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CSV Format not Working

 
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The below program work flawlessly in a recently completed program. However, when I did a new program, using the same CSV code, it doesn't output the database fields to a csv file. I placed a System print just below the data string declaration and do get a partial of the first record --but not the complete record. Not sure what I'm doing different.

In my previous program, I used the comma deliminator by stating the CSVFormat to "CSVFormat format = CSVFormat.RFC4180.withRecordSeparator(",")". In this new program, the "withRecordSeparator" Netbeans deprecates it. Not sure how to resolve this since the format parameter has changed. I use Zulu OpenJDK 17 within Netbeans 17 in a Windows 10 OS.

 
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What do you get?
On line 53 you commented out the print and I don't see the system print you mentioned.
 
Carey Brown
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Use the auto-formatting capability of Netbeans. Example:
 
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You should either handle the database exceptions or let them bubble up.  Hiding them is going to bring you grief, in both development and production.
 
Ron McLeod
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Bill Melendez wrote:I used the comma deliminator by stating the CSVFormat to "CSVFormat format = CSVFormat.RFC4180.withRecordSeparator(",")". In this new program, the "withRecordSeparator" Netbeans deprecates it.


Assuming that you are using Apache Commons CSV, the current documentation indicates that you should be using a CSVFormat.Builder and setting the delimiter with the setRecordSeparator method.
 
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This works for me



I used here sqlite mydb.db with mytable:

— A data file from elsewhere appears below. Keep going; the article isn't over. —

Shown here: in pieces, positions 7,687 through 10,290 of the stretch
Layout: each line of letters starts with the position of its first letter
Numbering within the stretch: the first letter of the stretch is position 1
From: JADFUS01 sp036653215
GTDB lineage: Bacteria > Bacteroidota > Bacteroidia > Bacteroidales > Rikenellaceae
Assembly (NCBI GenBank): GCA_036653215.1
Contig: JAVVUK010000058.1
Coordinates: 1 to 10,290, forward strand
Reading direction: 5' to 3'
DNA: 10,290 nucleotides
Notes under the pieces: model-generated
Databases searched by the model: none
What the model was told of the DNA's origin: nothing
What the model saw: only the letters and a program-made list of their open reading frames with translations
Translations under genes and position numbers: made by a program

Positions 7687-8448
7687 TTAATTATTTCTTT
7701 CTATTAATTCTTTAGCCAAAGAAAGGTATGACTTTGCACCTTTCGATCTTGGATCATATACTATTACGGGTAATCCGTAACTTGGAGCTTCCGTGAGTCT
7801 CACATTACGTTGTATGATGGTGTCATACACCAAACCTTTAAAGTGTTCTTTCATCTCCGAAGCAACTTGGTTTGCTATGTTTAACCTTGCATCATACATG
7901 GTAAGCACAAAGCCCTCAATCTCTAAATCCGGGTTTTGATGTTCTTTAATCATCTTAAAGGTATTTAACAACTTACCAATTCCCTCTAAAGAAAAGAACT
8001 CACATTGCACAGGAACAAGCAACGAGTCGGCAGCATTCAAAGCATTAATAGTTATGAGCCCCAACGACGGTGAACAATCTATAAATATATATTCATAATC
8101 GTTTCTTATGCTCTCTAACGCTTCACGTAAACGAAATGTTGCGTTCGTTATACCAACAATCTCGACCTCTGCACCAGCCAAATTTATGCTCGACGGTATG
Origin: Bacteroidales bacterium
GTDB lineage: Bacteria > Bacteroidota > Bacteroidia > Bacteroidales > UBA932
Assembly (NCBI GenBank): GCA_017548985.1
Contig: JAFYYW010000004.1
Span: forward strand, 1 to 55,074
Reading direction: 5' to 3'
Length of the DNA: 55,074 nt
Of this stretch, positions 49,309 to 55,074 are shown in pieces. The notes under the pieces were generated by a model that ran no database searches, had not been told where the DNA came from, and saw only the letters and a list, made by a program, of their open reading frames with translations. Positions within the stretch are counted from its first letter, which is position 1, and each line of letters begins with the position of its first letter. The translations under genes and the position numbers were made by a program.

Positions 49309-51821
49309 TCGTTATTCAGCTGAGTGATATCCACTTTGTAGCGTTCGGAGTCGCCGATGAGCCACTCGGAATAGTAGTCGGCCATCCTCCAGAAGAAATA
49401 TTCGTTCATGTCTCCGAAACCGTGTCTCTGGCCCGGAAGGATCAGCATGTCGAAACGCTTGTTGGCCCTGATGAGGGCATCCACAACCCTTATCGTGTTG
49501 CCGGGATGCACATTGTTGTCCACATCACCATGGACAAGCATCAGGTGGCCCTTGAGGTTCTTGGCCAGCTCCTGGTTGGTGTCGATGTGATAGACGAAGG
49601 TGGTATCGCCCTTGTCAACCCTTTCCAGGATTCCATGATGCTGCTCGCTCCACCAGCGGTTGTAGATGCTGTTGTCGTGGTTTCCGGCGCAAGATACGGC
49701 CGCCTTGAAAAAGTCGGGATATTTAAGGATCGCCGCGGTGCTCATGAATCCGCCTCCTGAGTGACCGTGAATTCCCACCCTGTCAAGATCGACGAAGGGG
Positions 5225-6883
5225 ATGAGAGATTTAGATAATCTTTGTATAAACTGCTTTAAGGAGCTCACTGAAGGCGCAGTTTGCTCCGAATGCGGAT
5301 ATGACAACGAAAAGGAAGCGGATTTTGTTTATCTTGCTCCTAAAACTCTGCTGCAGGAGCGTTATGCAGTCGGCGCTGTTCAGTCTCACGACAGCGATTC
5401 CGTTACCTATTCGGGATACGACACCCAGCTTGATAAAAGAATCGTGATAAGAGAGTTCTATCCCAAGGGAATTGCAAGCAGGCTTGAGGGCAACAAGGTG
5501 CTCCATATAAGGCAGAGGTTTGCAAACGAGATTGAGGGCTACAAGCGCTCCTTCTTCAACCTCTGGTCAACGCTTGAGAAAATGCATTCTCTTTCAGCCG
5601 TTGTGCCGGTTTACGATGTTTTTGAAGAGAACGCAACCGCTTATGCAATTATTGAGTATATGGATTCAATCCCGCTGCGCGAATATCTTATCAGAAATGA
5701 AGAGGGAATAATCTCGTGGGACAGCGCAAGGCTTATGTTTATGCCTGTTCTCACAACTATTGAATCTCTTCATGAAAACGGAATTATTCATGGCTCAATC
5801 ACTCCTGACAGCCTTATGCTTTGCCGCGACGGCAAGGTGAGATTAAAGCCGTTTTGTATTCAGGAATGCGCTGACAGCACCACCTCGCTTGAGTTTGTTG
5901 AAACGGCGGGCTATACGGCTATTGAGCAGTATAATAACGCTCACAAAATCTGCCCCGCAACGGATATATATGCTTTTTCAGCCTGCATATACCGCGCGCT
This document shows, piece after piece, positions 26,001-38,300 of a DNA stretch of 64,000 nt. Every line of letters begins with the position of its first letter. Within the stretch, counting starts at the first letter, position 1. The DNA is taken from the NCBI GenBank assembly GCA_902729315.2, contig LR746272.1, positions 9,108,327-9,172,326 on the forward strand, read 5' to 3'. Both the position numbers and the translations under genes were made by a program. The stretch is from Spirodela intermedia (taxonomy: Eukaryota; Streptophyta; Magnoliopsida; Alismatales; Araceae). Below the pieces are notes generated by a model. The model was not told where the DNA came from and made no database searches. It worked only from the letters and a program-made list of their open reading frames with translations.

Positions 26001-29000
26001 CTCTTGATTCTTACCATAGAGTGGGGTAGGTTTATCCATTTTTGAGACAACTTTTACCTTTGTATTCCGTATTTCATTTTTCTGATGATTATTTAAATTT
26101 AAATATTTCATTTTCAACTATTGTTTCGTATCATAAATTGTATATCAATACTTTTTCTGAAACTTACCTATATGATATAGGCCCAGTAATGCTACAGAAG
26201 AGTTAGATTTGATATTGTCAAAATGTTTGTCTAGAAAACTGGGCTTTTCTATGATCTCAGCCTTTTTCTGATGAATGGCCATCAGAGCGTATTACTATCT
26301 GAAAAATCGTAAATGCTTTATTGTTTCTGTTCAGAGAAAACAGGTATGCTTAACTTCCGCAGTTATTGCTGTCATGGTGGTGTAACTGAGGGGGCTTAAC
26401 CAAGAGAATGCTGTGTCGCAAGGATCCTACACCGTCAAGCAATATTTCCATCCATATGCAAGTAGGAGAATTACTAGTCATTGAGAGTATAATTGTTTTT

sqlite> .schema mytable
CREATE TABLE mytable(c1 TEXT,c2 TEXT,c3 REAL);
sqlite> select * from mytable;
aaa|my text|1.2
bbb|my text 2|0.99
ccc|my text 3|1.33


And the output mycsv.csv file is

c1,c2,c3
aaa,my text,1.2,
bbb,my text 2,0.99,
ccc,my text 3,1.33,

 
Bill Melendez
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Grzegorz: Thanks. I redid the whole thing to the below code which works great for me. I do appreciate your post though. The key is to move away from having a "main" that activates the CSV export. Instead, I prefer to use it as a "method" that can work when called by a jbutton within a main program.  

 
Bill Melendez
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Grzegorz:  here's the main screen that applies the CSV Save output. It is a Phone Logging for customer support calls and actions taken. I cleared the entry form since the information is not needed for displaying this screen to this post. Otherwise, the right side is a JTABLE with the database records displayed. Clicking on a row will populate the entry form.
PhoneLog-Main-Screen.png
[Thumbnail for PhoneLog-Main-Screen.png]
 
Carey Brown
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Indent cleanup.
Remove outer try, unnecessary.
Declare rowData on line 29.
Comment out unused HEADER String.
Marked probable problem on line 27.
Removed throws because you don't.
Catching  all non-IOExceptions is a bad idea. at least log them.
 
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Ron McLeod wrote:You should either handle the database exceptions or let them bubble up.  Hiding them is going to bring you grief, in both development and production.

Hiding them would earn you a good hiding if I ever inherited that code.  
 
Bill Melendez
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@Carey: Thank you so much for your insight and comments. I will apply what you suggested.
 
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Ron McLeod wrote:You should either handle the database exceptions or let them bubble up.  Hiding them is going to bring you grief, in both development and production.


A better way to fix this particular instance of exception hiding:

Commonly called "multicatch", released in Java 7.
 
Don't get me started about those stupid light bulbs.
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